Occasionally we must document the various issues we face with certain bottles of wine. Usually when they happen in succession and wear us down, the only thing to do is blog in frustration.
It began last night. We bought fresh rotini pasta and marinara, and while it's not a perfect match, I thought why not try the 1996 Ca Rome Barbaresco Maria di Brun. Picked two up at auction a while back, the first was oxidized and I was suspicious of this one. Looked fine, should have been fine, but wasn't. Damn.
So we dial back for some "everyday" Barolo, which readers should remember well. The 2006 Reverdito Barolo that I wrote about last fall that was available locally for well under $20. Absurd pricing for real, even if entry-level Barolo. Wouldn't you know it. Corked. That unmistakable scent of mildew from improperly processed cork.
That's where I draw the line. So out comes the 2005 Paolina Chianti Classico that we picked up dirt cheap when Whole Foods opened in our neighborhood a while back. Nothing fancy, but good honest Chianti with a little extra richness than usual. Perfect with the meal and obviously what I should have started with. Barolo and Barbaresco needs something more, though my rule with wine and food matching starts with wine you like with food you like. You don't need to get fancy with matching.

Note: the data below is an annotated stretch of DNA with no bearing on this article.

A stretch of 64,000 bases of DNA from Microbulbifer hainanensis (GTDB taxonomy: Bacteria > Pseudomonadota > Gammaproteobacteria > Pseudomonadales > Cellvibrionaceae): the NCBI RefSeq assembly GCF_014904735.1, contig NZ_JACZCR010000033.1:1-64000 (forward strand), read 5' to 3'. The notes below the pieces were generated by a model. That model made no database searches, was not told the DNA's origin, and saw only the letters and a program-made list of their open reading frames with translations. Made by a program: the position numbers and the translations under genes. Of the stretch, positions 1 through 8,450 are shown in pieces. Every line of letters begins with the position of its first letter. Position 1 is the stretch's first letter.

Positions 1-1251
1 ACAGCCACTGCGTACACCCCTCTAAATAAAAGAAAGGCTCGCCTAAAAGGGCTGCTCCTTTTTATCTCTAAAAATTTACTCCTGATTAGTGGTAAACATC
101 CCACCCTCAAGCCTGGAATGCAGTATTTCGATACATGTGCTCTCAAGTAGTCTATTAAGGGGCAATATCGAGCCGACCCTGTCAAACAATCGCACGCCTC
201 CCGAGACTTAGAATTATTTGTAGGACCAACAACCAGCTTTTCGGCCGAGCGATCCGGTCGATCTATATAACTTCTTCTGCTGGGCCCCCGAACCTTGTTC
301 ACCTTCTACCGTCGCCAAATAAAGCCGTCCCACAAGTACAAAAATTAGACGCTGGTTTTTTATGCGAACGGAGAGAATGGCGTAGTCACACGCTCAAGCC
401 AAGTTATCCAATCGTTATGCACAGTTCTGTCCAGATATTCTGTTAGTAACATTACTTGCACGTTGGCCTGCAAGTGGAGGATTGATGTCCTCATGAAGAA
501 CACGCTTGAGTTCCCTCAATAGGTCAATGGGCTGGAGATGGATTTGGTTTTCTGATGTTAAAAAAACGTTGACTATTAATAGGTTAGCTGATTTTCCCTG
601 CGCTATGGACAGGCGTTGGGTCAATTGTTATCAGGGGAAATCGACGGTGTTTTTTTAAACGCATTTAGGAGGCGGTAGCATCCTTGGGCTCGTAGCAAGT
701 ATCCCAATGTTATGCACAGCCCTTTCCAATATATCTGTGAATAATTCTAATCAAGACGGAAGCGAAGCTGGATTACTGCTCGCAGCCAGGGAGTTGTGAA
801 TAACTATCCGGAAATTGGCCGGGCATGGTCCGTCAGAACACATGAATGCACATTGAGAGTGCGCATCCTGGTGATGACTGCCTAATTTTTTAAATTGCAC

So tonight we're making our version of enchiladas - vegetarian, with mushrooms and spinach. Meaning, it's not actual Mexican food and to be honest, not my favorite and certainly not something I look forward to on a weekend night. What's the right wine match for Mexican food? Beer. But I like slightly sweet white wines, and they do well with spicy food. So why not throw caution to the wind?
I opened the 2005 Tessier Cour-Cheverny That's off-dry wine from the romorantin grape in a somewhat obscure appellation of France's Loire valley. I had this on release and it was delicious. Tonight, from a bottle that was already in the fridge, it smelled a little odd, tasted ok and then...bleeech. Sour yogurt. Clearly something biological in this bottle, turning a not quite right wine to something vile and immediately poured down the drain.
Oh well. Pffft. Wait, what's that? Oh yes, the sweet, sweet sound of beer bottles being uncapped. Oregon's own Heater Allen brewing out of McMinnville. Isarweizen, for those who care. Clearly I should have known better and started here. Will remember for next time, no doubt.